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hotdogsayhi

Proper way to use std::vector

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Vectors give very fast random access, since it's internally represented as an array, and they're fast to add to or remove from the end of the vector.
They're slow to add or remove elements from near the start of the array, since the vector has to shuffle the elements around. It can also be slow to add to a vector that isn't reserved to a large enough size, since the vector will need to resize frequently.
The performance impact from not reserve()ing the vector isn't usually too bad, because the vector won't shrink (I'm not sure if there's anything in the C++ standard that says that though) - which means it'll only resize a few times.

The main thing is that it's fast to add / remove near the end of the vector, but slow to add / remove near the start.

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Generally the std:: containers (list, vector, etc) are pretty good for the majority of what you would use them for. Performance isn't generally an issue unless what you're writing is running slow, or using what you see to be as too much space.

So, in conclusion: what Steve said, but keep in mind that unless you're having problems, performance of your containers won't be a big deal, and it would probably help you more to look for optimizations in algorithms that you're using in other parts of the program.

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Evil Steve went over the vector well. To contrast, here is a super quick run-down of three basic standard containers:

vector - random access (fast to look up an element with O(1)), sequential storage insertion and deletion of new elements can be slow if done in the middle or near the beginning of the container (sequential memory must be shuffled to do so. O(n))

list - sequential access (to find the 10th element you must loop through the 9 elements before it to access. O(n)) Non-sequential storage which means that you can easily insert/delete elements anywhere in the list for the same performance (very quick O(1)).

map - simulated random access (fastish lookup with [key] or find O(log n) which is faster than list but slower than vector) removing or insterting takes O(log n) (so not as slow as vector but not as fast as list.)

hash maps are another option if these aren't exactly what you need. Then you can get into trees... That's getting beyond the scope of the question.

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If you want vectors which remove things at the start of the array you can use a std::deque class which at leaset in vc++ is a rotating queue based on an array.

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There is a performance issue with very big multidimensional vectors. (Vectors containing vectors which are as big as a physical ram page). When iterating through these types of vectors make sure that you iterate through the internal vectors:

good:
for(x=0;x<1000;x++)
for(y=0;y<100000;y++)
v[x][y]

bad:
for(y=0;y<100000;y++)
for(x=0;x<1000;x++)
v[x][y]

Using the second bad example has a tendency to mess up your memory cache paging algorithms.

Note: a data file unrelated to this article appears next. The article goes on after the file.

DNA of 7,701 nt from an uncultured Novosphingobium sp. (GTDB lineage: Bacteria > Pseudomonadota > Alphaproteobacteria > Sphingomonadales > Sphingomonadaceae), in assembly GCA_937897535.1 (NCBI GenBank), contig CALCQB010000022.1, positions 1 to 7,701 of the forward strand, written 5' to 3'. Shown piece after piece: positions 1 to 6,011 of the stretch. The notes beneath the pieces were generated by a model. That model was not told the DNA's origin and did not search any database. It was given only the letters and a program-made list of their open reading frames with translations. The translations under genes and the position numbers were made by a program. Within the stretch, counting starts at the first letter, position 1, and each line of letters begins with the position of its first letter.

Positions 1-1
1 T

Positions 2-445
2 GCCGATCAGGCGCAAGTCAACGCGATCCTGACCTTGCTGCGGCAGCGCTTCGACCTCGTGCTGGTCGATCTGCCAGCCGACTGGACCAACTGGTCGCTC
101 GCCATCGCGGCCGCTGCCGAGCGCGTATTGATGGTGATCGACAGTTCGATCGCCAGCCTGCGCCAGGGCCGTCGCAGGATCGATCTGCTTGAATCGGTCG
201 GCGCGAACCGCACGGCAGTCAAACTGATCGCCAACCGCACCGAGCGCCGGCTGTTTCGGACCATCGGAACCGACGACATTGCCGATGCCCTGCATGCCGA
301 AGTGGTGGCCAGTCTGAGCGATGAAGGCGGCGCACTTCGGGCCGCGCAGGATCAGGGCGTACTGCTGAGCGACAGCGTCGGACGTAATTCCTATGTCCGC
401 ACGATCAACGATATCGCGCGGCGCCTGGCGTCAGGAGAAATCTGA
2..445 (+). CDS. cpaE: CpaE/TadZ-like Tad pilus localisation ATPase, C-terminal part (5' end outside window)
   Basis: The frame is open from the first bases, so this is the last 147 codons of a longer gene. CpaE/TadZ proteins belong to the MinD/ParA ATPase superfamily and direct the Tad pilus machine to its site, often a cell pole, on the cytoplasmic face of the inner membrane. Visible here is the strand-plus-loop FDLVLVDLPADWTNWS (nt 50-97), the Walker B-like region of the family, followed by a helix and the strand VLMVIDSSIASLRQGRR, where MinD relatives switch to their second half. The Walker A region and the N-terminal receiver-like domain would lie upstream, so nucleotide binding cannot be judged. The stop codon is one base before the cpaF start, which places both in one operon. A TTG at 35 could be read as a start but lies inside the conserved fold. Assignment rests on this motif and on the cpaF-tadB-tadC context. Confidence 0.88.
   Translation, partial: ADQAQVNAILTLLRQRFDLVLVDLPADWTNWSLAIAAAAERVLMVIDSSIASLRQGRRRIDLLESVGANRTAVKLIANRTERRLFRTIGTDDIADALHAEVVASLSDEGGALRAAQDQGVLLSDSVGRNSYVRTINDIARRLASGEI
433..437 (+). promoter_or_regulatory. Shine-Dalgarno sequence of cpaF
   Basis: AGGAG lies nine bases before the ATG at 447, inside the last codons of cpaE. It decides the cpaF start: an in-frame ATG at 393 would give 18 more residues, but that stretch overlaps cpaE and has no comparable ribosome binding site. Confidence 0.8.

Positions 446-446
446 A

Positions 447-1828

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Quote:
Original post by SillyCow
If you want vectors which remove things at the start of the array you can use a std::deque class which at leaset in vc++ is a rotating queue based on an array.


You can easily remove items from a vector regardless of position (beginning, middle, end) with an iterator. It's just a performance issue if you do it a lot.

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You've gotten some great, informative replies, but how were you using std::vector anyway? Who told you it would be inefficient? Why?

One bad way to use them is like this:
  std::vector<int> v;
for( int i=0; i < 100; i++ )
v.push_back(i); // Bad because v will have to keep reallocating its contents over and over.
The proper thing to do here is use 100 for the constructor, or v.reserve(100) so enough space is already allocated.
Quote:
Original post by Evil Steve
The performance impact from not reserve()ing the vector isn't usually too bad, because the vector won't shrink (I'm not sure if there's anything in the C++ standard that says that though)

I do believe the standard says something about this. Although, a GotW seemed to suggest that if you don't know how much to allocate, and traversing isn't that big a deal, std::deque might be better.

They're like vectors, only the memory is allocated in blocks so you don't have to reallocate when you overflow, just allocate. But traversing is a lot slower because of the keeping track of blocks and switching when you reach the end.

But, just in case none of our posts have been even close to your assumed problem, please answer my questions above.

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I wouldn't worry about it I thought the whole point of using vector is to free us from doing all worrying that comes from using arrays improperly?
I"ve seen some game programming books I have prefer error prone arrays over vectors due to performance reasons but I've never really seen any hard evidence(benchmark numbers) myself?

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Use sites like below to get an idea of what container suits your needs best. Programming problems can be so wide and varied that you need references not just forum boards to determine your best course of action ;).

std::vector

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